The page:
In this post:
What’s Amsterdam like now?
A review of KLM’s non Schengen Crown business lounge. I was recently at the World Aviation Festival in Amsterdam which to be honest is the only reason I would choose to fly there at the moment. Having managed to get the passenger chaos under control towards the end of the summer, sadly it has descended into a mess again. It’s entirely of their own making as Schiphol were paying security staff a bonus during the summer. As soon as they decided to stop the payment a large number of staff resigned leaving them short-staffed again.
It’s worth noting that if you are connecting at Schiphol, it’s usually not as bad, so I wouldn’t let that put you off.
I arrived on British Airways much later than planned due to a cancelled flight and then the replacement flight being delayed. This meant we touched down after 10pm. As usual, there was a very long taxi to the terminal and then a wait to actually get off the plane too.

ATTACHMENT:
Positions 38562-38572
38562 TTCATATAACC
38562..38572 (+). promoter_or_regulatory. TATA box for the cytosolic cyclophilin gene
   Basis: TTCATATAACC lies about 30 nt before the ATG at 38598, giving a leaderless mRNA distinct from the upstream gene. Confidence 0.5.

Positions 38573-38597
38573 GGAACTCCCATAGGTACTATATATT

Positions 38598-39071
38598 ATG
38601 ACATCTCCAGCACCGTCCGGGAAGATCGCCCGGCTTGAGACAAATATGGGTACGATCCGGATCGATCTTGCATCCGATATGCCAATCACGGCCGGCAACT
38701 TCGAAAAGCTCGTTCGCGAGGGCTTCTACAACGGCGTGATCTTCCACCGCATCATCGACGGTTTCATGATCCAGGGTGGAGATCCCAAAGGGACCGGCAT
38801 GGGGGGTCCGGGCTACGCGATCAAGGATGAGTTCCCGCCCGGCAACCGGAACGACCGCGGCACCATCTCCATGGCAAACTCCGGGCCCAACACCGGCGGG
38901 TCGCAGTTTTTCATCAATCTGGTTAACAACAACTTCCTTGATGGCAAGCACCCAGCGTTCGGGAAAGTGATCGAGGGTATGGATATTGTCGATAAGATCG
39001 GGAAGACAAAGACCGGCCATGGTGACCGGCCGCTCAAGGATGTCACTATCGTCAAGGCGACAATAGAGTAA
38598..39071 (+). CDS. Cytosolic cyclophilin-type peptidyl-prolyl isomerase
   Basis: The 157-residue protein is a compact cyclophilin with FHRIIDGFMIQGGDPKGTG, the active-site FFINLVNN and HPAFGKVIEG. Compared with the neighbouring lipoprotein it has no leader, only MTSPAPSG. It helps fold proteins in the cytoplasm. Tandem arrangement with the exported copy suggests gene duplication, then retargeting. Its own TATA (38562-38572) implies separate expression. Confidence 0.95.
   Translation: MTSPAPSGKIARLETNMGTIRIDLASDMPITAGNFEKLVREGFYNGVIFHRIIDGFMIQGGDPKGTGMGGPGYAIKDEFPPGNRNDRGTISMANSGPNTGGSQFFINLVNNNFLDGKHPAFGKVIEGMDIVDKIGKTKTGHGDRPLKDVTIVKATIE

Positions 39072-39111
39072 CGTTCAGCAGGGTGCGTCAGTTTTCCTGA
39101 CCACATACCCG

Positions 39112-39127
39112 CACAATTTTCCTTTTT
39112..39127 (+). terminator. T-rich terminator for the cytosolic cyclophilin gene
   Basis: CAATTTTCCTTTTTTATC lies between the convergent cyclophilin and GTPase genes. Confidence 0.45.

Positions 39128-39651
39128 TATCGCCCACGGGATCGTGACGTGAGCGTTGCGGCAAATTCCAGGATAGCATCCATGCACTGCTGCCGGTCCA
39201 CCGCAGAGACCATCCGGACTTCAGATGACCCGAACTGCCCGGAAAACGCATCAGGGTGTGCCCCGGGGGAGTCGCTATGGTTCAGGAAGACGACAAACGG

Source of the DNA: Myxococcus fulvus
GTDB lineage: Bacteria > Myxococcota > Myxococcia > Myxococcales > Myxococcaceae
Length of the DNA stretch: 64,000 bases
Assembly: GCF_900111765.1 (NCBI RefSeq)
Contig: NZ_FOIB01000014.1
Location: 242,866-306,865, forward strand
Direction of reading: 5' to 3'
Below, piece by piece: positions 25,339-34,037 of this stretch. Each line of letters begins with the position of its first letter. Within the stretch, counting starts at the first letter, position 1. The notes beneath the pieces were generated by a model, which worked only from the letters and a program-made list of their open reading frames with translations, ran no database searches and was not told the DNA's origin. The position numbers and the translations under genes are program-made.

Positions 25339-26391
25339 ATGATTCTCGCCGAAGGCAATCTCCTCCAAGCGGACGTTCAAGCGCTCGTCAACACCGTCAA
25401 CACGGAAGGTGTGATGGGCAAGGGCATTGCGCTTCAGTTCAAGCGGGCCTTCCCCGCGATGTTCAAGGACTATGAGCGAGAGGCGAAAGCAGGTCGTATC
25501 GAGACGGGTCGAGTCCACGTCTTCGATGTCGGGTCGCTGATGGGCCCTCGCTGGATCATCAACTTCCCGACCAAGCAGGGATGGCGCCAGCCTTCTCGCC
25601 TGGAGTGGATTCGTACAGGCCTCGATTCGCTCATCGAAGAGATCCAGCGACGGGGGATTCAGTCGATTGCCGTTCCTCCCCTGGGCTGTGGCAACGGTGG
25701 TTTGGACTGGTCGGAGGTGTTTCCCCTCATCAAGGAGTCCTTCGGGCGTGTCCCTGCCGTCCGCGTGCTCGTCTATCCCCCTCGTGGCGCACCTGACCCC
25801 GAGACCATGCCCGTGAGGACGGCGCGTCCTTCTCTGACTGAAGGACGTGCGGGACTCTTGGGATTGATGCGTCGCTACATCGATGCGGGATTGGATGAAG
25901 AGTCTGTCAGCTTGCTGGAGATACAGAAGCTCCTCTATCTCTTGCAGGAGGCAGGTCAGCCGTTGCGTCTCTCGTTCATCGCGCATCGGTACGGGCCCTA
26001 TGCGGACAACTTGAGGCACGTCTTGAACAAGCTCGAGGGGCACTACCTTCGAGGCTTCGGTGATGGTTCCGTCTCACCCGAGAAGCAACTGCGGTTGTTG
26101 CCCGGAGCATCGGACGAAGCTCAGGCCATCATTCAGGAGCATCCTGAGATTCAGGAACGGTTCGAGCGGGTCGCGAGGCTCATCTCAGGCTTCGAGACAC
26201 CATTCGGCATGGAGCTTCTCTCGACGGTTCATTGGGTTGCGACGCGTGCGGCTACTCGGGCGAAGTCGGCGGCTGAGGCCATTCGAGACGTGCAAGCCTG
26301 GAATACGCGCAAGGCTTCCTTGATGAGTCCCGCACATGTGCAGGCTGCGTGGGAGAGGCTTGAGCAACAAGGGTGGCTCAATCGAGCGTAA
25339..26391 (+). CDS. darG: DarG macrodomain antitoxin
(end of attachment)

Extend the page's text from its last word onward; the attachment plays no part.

When we finally got off and had to trek the long walk to immigration, of course, all the walkways were already turned off, which is poor for a major airport. 10pm is not exactly the middle of the night!
Once we arrived at the escalator for immigration we were greeted by a very grumpy and rude staff member who put the barrier across meaning we were not able to go downstairs. When the BA crew came along and removed the barrier on one side to allow the crew to proceed (they have a separate lane in immigration) the staff member was extremely rude to the captain. This did not help to ease the rising tension in the line when a staff member is deliberately antagonistic. Should you be faced with this, there is apparently another security line a 10-minute walk past this, but since no one was sure this was still open I decided to stay put.